>> OPEC has a defector. Qatar says it's quitting the oil producer's cartel after 57 years. Instead, it plans to focus on exports of liquified natural gas, or LNG. The country says there is no politics in the decision, but it's locked in a diplomatic dispute with Saudi Arabia, the dominant power in OPEC.
Riyadh leading a boycott of Qatar, saying it supports terrorism, something Doha strongly denies. Now its departure comes days ahead of a crucial OPEC summit in Vienna. Reuters Shadia Nasralla is there.>> It did say that bigger oil producers at OPEC were running the show, and that smaller oil producers had very little say in the organization.
Qatar only produces 600,000 barrels a day, Saudi produces 11 million barrels a day. So without naming Saudi Arabia, there's a heavy implication here.>> Qatar is the world's number one exporter of LNG. It's now planning to ramp up annual shipments even further above the current 77 million tons.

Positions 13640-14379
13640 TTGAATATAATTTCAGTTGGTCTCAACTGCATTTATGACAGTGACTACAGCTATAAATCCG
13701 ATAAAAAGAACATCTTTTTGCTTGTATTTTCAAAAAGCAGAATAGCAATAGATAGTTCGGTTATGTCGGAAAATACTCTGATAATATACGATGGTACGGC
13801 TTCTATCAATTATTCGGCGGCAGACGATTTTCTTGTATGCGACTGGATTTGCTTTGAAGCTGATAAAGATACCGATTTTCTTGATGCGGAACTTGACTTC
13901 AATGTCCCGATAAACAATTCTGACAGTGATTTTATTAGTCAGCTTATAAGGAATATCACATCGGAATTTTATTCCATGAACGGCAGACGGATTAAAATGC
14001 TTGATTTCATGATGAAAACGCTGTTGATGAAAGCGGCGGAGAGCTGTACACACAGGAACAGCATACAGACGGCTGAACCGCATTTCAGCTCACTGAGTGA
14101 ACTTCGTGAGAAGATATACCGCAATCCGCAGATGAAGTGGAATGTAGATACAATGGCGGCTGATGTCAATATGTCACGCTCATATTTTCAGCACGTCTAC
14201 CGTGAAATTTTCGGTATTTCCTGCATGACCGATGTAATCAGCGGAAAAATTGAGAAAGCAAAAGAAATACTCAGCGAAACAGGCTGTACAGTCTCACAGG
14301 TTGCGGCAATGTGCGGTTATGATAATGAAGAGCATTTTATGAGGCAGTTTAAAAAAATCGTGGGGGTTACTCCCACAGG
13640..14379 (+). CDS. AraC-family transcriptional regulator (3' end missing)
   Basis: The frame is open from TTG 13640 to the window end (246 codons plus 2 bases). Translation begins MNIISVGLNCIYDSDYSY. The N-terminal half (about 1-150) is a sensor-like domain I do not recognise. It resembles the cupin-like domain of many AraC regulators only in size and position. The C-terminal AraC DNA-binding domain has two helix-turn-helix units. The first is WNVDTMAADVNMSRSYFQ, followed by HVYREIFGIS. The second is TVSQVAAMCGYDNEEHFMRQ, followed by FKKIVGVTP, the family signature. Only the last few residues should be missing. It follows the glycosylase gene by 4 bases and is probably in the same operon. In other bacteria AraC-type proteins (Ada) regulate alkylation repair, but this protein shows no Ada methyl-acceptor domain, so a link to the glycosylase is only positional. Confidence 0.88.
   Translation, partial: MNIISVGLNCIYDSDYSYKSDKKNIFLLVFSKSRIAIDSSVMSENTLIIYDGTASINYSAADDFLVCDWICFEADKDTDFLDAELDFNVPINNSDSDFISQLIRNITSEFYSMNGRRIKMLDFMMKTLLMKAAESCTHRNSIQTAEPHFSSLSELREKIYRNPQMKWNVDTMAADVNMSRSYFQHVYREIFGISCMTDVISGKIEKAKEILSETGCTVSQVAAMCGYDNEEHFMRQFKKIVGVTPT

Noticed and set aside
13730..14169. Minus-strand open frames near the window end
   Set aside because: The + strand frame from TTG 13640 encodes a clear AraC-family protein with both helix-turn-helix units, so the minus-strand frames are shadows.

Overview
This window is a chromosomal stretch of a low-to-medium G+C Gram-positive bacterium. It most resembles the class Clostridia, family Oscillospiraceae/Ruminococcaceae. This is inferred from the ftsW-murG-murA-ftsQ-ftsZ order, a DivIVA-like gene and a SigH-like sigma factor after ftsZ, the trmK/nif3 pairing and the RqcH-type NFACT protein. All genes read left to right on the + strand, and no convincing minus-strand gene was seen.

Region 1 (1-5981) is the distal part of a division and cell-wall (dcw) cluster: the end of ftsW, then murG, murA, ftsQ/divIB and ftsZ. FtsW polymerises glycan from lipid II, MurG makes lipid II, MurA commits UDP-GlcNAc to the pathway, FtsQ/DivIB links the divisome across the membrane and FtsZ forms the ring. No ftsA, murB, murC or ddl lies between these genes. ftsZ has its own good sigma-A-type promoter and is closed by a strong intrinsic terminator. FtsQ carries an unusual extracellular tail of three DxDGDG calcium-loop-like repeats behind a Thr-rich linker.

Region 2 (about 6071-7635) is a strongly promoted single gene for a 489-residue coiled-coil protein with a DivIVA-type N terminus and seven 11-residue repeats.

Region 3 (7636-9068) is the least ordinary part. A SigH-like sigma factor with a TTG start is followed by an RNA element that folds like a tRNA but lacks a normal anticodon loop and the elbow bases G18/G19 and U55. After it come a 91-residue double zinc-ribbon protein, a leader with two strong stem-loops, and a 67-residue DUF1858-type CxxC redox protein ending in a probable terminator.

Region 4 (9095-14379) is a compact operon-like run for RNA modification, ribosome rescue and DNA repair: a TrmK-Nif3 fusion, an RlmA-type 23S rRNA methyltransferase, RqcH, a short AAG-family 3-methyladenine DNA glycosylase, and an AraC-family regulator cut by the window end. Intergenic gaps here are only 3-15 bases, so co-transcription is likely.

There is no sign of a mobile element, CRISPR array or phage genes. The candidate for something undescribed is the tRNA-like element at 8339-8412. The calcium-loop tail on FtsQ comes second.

While its exit from OPEC won't rattle oil markets, it is an embarrassment.>> OPEC's de facto leader Saudi Arabia is trying to show a unified front of oil producers. As it tries to introduce a supply cut, oil prices have slumped more than 30% to under $60 a barrel in recent weeks.
So a supply cut would help support oil prices. So any kind of crack in OPEC's facade is obviously not a good sign.>> OPEC did get a helping hand over the weekend though. Moves by China and the US to ease trade tensions helping oil prices to jump around 5% on Monday.